UK – As part of its new “pragmatic” approach, the Occupational Pensions Regulatory Authority has started to meet employers and trustees where schemes have funding problems.
“As part of our risk-based strategy, we have initiated a pilot study into the value of holding meetings with relevant parties where schemes have funding problems,” OPRA says.
“Typically these would be in situations where the scheme is significantly underfunded and the employer claims to be unable to afford the contributions under the minimum funding requirement MFR.”
“Our attendance at meetings has been universally very warmly welcomed and seen as positive by both the principal parties and their advisors,” OPRA says in its August Bulletin.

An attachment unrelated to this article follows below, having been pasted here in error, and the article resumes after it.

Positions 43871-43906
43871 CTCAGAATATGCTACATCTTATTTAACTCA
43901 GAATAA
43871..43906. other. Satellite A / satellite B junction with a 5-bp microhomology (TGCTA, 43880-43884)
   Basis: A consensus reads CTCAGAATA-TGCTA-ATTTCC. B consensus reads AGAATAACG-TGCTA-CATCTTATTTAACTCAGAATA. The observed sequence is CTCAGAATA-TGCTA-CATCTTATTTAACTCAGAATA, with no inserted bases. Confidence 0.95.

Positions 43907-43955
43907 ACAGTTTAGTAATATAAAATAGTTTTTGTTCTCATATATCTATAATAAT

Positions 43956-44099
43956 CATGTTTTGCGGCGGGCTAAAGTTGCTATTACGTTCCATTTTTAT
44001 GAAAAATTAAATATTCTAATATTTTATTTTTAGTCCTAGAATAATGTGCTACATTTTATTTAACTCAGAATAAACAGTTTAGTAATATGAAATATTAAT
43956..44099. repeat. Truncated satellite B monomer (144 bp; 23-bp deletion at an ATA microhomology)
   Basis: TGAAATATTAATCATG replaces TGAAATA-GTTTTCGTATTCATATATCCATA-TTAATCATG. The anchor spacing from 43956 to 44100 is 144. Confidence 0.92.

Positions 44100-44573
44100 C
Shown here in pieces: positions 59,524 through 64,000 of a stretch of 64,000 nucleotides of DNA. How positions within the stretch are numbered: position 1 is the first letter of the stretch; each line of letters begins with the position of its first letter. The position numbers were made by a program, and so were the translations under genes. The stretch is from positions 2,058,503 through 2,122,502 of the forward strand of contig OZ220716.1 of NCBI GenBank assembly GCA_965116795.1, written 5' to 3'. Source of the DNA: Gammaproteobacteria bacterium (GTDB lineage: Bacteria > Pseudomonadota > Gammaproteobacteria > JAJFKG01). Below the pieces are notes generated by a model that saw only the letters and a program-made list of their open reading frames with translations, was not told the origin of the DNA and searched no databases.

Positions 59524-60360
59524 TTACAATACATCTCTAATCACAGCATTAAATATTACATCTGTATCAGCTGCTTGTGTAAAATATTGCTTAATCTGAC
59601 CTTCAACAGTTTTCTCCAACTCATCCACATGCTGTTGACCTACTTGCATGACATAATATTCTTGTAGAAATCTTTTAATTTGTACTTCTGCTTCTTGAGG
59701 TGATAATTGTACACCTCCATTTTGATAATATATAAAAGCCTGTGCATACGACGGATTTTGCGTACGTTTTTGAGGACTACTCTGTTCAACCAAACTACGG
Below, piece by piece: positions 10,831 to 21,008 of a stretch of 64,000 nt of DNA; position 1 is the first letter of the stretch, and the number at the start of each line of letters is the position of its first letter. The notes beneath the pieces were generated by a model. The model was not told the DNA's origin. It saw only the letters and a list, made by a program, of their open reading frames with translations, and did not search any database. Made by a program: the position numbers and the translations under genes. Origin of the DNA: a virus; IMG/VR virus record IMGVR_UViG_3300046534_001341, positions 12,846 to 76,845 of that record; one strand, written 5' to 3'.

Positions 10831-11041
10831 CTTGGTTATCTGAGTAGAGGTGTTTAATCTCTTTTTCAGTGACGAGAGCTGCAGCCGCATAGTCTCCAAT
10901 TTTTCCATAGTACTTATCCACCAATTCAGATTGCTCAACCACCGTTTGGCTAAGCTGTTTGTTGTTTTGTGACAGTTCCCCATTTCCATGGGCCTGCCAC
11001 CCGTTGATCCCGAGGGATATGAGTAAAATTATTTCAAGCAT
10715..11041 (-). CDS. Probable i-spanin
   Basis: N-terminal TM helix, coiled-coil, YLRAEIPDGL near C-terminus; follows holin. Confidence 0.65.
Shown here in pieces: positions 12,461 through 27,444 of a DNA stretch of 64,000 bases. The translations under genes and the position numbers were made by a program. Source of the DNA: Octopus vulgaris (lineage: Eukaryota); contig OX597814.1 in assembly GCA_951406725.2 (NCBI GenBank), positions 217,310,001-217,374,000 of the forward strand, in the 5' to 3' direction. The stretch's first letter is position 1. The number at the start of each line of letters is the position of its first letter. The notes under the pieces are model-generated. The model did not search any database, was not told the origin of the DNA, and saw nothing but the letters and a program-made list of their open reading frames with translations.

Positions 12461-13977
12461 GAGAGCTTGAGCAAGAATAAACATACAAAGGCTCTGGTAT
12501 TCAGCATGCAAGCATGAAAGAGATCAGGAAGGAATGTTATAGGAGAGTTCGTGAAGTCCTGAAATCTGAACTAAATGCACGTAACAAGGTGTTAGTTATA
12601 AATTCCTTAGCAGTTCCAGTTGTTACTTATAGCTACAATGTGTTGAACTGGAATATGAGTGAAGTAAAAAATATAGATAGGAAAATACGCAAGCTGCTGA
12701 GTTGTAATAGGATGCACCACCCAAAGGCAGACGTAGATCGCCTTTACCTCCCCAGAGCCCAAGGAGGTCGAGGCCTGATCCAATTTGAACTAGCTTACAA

“Undoubtedly, such meetings enable us to understand more clearly the situations faced by schemes. We also believe we are able to explain better the complex requirements of an MFR extension to both the trustees and the employer.”
The new approach is part of a change of tack at the regulator, which is focusing less on minor breaches than on more serious risks to members’ interests. In the April-June period this year, for example, the OPRA board considered 39 cases, less than half the number of the same period in 2002.
OPRA admits that it can’t “wave a magic wand” where there is no money. And it notes that in many cases there will be “severe conflicts of interest” where a company’s senior management are also trustees.